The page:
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  1. Rebecca L. Walker, Eric T. Juengst, Warren Whipple & Arlene M. Davis (2014). Genomic Research with the Newly Dead: A Crossroads for Ethics and Policy. Journal of Law, Medicine and Ethics 42 (2):220-231.
    Recent advances in next generation sequencing along with high hopes for genomic medicine have inspired interest in genomic research with the newly dead. However, applicable law does not adequately determine ethical or policy responses to such research. In this paper we propose that such research stands at a crossroads between other more established biomedical clinical and research practices. In addressing the ethical and policy issues raised by a particular research project within our institution comparatively with these other practices, we illustrate (...)
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  2. Rebecca L. Walker & Clair Morrissey (2014). Bioethics Methods in the Ethical, Legal, and Social Implications of the Human Genome Project Literature. Bioethics 28 (9):481-490.
    While bioethics as a field has concerned itself with methodological issues since the early years, there has been no systematic examination of how ethics is incorporated into research on the Ethical, Legal and Social Implications (ELSI) of the Human Genome Project. Yet ELSI research may bear a particular burden of investigating and substantiating its methods given public funding, an explicitly cross-disciplinary approach, and the perceived significance of adequate responsiveness to advances in genomics. We undertook a qualitative content analysis of a (...)
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  3. Rebecca L. Walker (2013). The Ethics of Species: An Introduction. International Studies in the Philosophy of Science 27 (2):225-228.
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  4. Rebecca L. Walker (2012). With Cognitive Difference Can Have in Helping Us to Retain a Sense of Humility. The Authors in This Volume, for the Most Part, Pay Heed. Mind 121:484.
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  5. Rebecca L. Walker & Nancy M. P. King (2011). Biodefense Research and the U.S. Regulatory Structure Whither Nonhuman Primate Moral Standing? Kennedy Institute of Ethics Journal 21 (3):277-310.
    Biodefense and emerging infectious disease animal research aims to avoid or ameliorate human disease, suffering, and death arising, or potentially arising, from natural outbreaks or intentional deployment of some of the world’s most dreaded pathogens. Top priority research goals include finding vaccines to prevent, diagnostic tools to detect, and medicines for smallpox, plague, ebola, anthrax, tularemia, and viral hemorrhagic fevers, among many other pathogens (National Institute of Allergy and Infectious Diseases [NIAID] priority pathogens). To this end, increased funding for conducting (...)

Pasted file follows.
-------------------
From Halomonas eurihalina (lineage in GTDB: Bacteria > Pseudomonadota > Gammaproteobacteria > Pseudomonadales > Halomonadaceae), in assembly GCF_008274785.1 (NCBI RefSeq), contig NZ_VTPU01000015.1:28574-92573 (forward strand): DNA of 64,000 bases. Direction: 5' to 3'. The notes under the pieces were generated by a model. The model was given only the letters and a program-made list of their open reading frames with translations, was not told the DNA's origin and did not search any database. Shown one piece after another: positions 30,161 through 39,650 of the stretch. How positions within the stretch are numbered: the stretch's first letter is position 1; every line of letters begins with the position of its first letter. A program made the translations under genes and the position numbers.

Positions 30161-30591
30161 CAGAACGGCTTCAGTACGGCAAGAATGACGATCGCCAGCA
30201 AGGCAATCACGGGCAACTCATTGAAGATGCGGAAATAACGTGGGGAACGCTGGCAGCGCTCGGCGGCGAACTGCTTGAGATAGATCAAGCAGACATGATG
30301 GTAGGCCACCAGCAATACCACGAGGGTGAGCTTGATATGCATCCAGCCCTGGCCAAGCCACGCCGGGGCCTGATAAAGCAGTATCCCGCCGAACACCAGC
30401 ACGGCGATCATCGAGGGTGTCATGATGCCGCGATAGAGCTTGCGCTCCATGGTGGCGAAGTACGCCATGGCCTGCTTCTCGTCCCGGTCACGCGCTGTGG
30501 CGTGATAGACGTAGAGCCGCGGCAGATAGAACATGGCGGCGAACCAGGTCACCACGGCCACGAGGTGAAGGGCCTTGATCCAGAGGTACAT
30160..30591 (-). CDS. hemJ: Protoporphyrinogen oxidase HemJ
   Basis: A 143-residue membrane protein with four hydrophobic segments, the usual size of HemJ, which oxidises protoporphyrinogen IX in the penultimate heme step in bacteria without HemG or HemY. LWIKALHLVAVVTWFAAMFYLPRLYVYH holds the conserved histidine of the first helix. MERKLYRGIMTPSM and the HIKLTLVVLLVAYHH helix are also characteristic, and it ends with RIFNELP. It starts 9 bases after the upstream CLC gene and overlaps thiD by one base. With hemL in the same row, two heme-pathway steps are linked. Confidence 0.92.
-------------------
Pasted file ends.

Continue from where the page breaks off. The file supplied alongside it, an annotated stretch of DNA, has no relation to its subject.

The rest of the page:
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  6. Rebecca L. Walker (2009). Respect for Rational Autonomy. Kennedy Institute of Ethics Journal 19 (4):pp. 339-366.
  7. Rebecca L. Walker (2008). Medical Ethics Needs a New View of Autonomy. Journal of Medicine and Philosophy 33 (6):594-608.
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  8. Rebecca L. Walker (2007). The Good Life for Non-Human Animas: What Virtue Requires of Humans. In Rebecca L. Walker & P. J. Ivanhoe (eds.), Working Virtue: Virtue Ethics and Contemporary Moral Problems. Oxford University Press.
     
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  9. Rebecca L. Walker & P. J. Ivanhoe (eds.) (2007). Working Virtue: Virtue Ethics and Contemporary Moral Problems. Oxford University Press.
    In Working Virtue: Virtue Ethics and Contemporary Moral Problems, leading figures in the fields of virtue ethics and ethics come together to present the first ...
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  10. Rebecca L. Walker & Philip J. Ivanhoe (2007). Introduction. In Rebecca L. Walker & P. J. Ivanhoe (eds.), Working Virtue: Virtue Ethics and Contemporary Moral Problems. Oxford University Press.
     
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  11. Rebecca L. Walker (2006). Human and Animal Subjects of Research: The Moral Significance of Respect Versus Welfare. Theoretical Medicine and Bioethics 27 (4):305-331.
    Human beings with diminished decision-making capacities are usually thought to require greater protections from the potential harms of research than fully autonomous persons. Animal subjects of research receive lesser protections than any human beings regardless of decision-making capacity. Paradoxically, however, it is precisely animals’ lack of some characteristic human capacities that is commonly invoked to justify using them for human purposes. In other words, for humans lesser capacities correspond to greater protections but for animals the opposite is true. Without explicit (...)
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